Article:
• Focus on the economic substance of transactions: An important challenge for policy-makers is how to take into account domestic national security concerns related to large foreign investors taking positions in national assets (e.g. infrastructure, utilities, media, other strategically important industries), while still being open to foreign capital flows. By focusing on the economic substance of transactions, policy-makers will be best positioned to distinguish when an investment is being made for other than commercial reasons.
Regarding sensitive assets, policy-makers can address the impact of potential non-financial factors on a case-by-case basis. Concern is often focused on foreign institutions controlling domestic assets and the implications of this control. To address this, many cross-border investors make a point of only taking minority ownership stakes in partnership with other investors to mitigate concerns about who controls the asset.45 However, even if an investor has majority ownership of an asset, it does not necessarily control it.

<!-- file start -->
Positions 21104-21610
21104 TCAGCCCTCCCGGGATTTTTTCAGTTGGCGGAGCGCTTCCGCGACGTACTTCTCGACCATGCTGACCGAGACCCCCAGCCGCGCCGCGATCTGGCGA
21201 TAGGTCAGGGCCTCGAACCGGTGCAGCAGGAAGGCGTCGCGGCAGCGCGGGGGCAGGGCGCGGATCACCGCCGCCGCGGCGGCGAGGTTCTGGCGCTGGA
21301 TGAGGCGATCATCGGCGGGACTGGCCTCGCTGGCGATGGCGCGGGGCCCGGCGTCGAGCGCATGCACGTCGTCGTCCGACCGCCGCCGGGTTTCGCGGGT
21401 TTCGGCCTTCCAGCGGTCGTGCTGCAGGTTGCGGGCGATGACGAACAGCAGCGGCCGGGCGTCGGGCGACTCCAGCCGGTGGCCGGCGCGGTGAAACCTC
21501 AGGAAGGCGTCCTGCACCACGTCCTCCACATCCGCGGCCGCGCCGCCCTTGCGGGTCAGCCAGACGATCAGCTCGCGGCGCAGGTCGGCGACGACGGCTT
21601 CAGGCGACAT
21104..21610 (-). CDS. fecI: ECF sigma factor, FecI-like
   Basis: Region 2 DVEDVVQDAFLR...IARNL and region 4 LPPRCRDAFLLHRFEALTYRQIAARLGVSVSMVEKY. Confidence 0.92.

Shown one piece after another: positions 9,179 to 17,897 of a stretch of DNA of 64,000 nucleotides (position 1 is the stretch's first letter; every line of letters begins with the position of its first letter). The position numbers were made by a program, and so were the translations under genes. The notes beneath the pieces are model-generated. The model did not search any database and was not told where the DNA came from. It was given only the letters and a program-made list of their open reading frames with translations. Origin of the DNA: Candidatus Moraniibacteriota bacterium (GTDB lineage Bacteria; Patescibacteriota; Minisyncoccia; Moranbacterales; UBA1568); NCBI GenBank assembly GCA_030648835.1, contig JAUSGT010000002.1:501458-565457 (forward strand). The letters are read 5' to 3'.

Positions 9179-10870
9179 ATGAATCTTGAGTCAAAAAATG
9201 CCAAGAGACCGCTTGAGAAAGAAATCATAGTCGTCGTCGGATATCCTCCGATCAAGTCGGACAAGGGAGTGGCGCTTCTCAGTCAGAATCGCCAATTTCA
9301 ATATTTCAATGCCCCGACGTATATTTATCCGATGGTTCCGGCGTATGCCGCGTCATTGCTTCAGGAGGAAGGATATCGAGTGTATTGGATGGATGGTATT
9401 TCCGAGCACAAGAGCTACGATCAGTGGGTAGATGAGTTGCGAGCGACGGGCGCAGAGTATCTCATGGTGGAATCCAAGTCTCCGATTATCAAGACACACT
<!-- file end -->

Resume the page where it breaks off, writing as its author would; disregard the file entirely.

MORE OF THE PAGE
Increased supply of capital for infrastructure
Many governments have expressed an interest in attracting capital for the development and refurbishment of infrastructure. The World Economic Forum engaged in structured interviews with leading long-term investors in infrastructure to understand what makes one country or jurisdiction a more attractive investment environment to them than another. The consensus was that potential destinations will be compelling for investors when they have a clear strategic vision for attracting capital for infrastructure; have a supportive policy and regulatory environment; and pro-actively take the investor perspective into account early in the process of project prioritization and structuring.